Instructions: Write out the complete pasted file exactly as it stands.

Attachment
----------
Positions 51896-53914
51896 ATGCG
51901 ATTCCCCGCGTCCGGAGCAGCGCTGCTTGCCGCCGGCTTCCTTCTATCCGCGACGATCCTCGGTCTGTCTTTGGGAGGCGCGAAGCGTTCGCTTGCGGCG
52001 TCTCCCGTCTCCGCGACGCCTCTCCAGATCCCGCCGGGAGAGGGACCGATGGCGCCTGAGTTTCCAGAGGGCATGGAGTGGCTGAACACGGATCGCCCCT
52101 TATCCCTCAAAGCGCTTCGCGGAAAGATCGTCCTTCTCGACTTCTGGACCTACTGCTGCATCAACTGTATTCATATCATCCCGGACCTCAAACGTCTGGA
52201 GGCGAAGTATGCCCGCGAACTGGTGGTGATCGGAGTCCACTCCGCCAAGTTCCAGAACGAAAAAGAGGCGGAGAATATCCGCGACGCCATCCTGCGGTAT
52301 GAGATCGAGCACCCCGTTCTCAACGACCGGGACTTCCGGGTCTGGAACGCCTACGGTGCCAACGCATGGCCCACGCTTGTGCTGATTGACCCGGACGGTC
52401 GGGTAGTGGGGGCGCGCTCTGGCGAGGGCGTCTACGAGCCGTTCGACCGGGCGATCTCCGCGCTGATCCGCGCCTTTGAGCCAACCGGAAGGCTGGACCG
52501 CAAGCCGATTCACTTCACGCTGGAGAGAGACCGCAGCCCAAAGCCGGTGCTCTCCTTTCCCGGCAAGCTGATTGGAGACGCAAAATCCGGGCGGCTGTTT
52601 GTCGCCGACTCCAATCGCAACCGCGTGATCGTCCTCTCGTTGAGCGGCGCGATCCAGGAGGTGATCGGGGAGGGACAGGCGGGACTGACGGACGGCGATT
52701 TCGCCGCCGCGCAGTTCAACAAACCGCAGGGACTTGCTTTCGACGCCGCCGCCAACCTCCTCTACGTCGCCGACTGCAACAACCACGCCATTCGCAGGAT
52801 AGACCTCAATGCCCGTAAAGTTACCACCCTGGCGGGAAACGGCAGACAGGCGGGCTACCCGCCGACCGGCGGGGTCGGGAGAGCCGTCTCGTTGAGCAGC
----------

Positions 51896-53914
51896 ATGCG
51901 ATTCCCCGCGTCCGGAGCAGCGCTGCTTGCCGCCGGCTTCCTTCTATCCGCGACGATCCTCGGTCTGTCTTTGGGAGGCGCGAAGCGTTCGCTTGCGGCG
52001 TCTCCCGTCTCCGCGACGCCTCTCCAGATCCCGCCGGGAGAGGGACCGATGGCGCCTGAGTTTCCAGAGGGCATGGAGTGGCTGAACACGGATCGCCCCT
52101 TATCCCTCAAAGCGCTTCGCGGAAAGATCGTCCTTCTCGACTTCTGGACCTACTGCTGCATCAACTGTATTCATATCATCCCGGACCTCAAACGTCTGGA
52201 GGCGAAGTATGCCCGCGAACTGGTGGTGATCGGAGTCCACTCCGCCAAGTTCCAGAACGAAAAAGAGGCGGAGAATATCCGCGACGCCATCCTGCGGTAT
52301 GAGATCGAGCACCCCGTTCTCAACGACCGGGACTTCCGGGTCTGGAACGCCTACGGTGCCAACGCATGGCCCACGCTTGTGCTGATTGACCCGGACGGTC
52401 GGGTAGTGGGGGCGCGCTCTGGCGAGGGCGTCTACGAGCCGTTCGACCGGGCGATCTCCGCGCTGATCCGCGCCTTTGAGCCAACCGGAAGGCTGGACCG
52501 CAAGCCGATTCACTTCACGCTGGAGAGAGACCGCAGCCCAAAGCCGGTGCTCTCCTTTCCCGGCAAGCTGATTGGAGACGCAAAATCCGGGCGGCTGTTT
52601 GTCGCCGACTCCAATCGCAACCGCGTGATCGTCCTCTCGTTGAGCGGCGCGATCCAGGAGGTGATCGGGGAGGGACAGGCGGGACTGACGGACGGCGATT
52701 TCGCCGCCGCGCAGTTCAACAAACCGCAGGGACTTGCTTTCGACGCCGCCGCCAACCTCCTCTACGTCGCCGACTGCAACAACCACGCCATTCGCAGGAT
52801 AGACCTCAATGCCCGTAAAGTTACCACCCTGGCGGGAAACGGCAGACAGGCGGGCTACCCGCCGACCGGCGGGGTCGGGAGAGCCGTCTCGTTGAGCAGC